Board mount webcam and lens.
‘C’ mount camera and lens.
easily affect is the angle of view of the lens. We
primarily do this by selecting a lens with an
appropriate focal length to the task at hand. A
lens with a larger number for the focal length will
have a narrower angle of view and will be called a
“longer” lens. Conversely, a lens with a smaller
number for focal length will have a wider angle of
view and be called a “shorter” lens. The actual
focal length you select will be determined by the
size of the sensor you are trying to fill and the size
of the object you are looking at.
Now, unfortunately it is time for some math.
Let’s assume that you have a sensor with a
horizontal dimension of 5 mm and a lens that has
a focal length of 25 mm. You would use the
angle= 2*arctan(5mm/2*25mm) or 11 degrees
Let’s further assume you are using this lens
and sensor to find a cola can on a surface at a
robotics event where you will start three meters
away from the can. We can roughly calculate that
40 SERVO 01.2010
the area we are viewing at a given distance can be
Size=sin( 11 degrees)*3000mm (3m) or an area
570 mm across
Those of you that are trigonometrically
inclined will note a certain symmetry here. The
basics of lens design all come down to math, and
a good chunk of it is geometry based.
So, back to our real world application. We are
actually considering two approaches. One way
would be to put retroreflective tape behind the
cameras and sense when a hammer moved by
sensing the reflected light behind it. This would
involve a wide angle lens that would allow us to
insert the camera deep into the area of the
hammers, and sense them all at once.
The second approach would be to image the
type-face surface as it comes in to strike. This
would require a lens that was looking at a very
narrow angle of view. It also requires focusing up
close. There are easier ways to do this, but this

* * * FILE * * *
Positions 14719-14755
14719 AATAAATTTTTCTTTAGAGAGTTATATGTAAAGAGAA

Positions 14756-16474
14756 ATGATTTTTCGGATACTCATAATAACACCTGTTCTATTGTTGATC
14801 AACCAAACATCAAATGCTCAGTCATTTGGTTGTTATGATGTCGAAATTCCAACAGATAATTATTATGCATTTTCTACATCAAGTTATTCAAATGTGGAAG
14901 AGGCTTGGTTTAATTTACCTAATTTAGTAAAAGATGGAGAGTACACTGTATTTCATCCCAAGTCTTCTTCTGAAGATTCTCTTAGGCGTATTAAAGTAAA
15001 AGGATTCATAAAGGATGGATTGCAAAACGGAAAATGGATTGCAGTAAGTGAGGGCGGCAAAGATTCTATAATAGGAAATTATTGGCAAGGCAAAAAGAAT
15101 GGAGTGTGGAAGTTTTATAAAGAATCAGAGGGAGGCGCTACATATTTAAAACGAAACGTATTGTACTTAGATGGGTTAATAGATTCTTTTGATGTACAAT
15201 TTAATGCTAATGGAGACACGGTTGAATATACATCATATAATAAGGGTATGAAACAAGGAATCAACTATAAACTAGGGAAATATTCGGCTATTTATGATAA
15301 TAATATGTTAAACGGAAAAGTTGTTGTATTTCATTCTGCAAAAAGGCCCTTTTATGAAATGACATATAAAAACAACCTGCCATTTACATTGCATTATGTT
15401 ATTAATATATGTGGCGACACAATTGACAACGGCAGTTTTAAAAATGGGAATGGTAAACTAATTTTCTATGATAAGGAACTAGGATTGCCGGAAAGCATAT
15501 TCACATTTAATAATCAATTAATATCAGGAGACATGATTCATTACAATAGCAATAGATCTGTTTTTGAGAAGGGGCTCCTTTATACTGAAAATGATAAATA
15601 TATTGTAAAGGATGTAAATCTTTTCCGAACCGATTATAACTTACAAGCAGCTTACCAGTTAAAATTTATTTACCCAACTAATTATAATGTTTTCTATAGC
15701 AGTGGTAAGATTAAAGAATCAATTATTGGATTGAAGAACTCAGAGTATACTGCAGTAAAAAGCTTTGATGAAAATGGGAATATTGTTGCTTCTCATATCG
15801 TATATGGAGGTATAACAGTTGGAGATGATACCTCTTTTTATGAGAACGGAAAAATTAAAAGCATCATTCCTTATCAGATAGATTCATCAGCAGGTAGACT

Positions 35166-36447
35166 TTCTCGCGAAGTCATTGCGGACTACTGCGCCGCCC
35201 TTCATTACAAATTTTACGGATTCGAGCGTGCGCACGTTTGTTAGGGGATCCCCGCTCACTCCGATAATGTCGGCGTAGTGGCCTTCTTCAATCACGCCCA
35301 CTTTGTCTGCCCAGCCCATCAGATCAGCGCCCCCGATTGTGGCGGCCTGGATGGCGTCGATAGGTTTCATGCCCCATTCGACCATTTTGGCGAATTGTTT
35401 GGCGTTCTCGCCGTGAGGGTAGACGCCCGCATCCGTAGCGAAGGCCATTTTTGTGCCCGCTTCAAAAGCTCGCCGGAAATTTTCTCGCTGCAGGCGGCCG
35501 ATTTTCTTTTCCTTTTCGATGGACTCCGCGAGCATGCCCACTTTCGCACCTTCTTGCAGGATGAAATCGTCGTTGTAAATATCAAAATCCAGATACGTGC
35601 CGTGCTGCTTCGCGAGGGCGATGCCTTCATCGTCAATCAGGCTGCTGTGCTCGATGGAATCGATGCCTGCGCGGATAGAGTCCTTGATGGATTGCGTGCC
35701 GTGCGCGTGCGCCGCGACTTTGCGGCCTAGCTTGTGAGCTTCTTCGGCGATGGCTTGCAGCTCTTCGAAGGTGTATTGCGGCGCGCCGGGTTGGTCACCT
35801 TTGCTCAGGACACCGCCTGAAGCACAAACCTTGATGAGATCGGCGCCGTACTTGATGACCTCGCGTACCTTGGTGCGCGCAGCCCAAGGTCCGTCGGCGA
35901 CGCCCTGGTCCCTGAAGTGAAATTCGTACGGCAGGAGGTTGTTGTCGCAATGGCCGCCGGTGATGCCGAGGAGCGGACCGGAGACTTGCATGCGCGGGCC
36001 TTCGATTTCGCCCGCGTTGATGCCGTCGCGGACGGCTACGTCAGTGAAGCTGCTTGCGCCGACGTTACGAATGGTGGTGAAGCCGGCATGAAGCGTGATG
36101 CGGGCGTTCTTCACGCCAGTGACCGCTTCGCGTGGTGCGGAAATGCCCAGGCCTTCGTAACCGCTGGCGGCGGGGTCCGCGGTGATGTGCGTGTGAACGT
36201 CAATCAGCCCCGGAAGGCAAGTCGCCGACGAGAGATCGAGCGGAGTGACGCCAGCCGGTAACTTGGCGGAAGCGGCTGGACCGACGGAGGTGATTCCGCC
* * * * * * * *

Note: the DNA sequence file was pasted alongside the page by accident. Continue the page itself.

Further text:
gives us the opportunity to play with image
processing algorithms. This is the most difficult of
the two, as we have to recognize the type on the
face, not where the hammer is that moved. So,
we’ll go with this idea.
Taking this approach, we need a camera that
can image the typeface and fill the imager with as
many meaningful pixels as possible (at least for
now, more data may be better than less).
Fortunately, I took a handful of webcams apart,
and have a semi-wounded webcam with a bit of
life in it. The webcam’s existing lens has an IR
cutoff filter installed, so if I wish to replace it, I will
have to ensure we block IR.
With this camera, we are using a standard
“board mount” configuration. This allows us to
easily focus the lens. Focusing a lens is generally
done by moving the lens further away from or
closer to the imager. The closer it is to the imager,
the further away it focuses, until it reaches
‘infinity’ focus. The opposite is also true. The
further the lens is from the imager, the closer it
focuses. In order to get a close-up image of the
type-face and use the existing lens, I had to
unscrew the lens a considerable distance.
In the world of lenses, we actually think of
the lens in terms of the camera it is meant to
attach to. There are different names for the
different lens mounts, and they are all different
styles. This scheme gives us the ability to
mix/match cameras and lens manufacturers, and
to swap one lens type for another.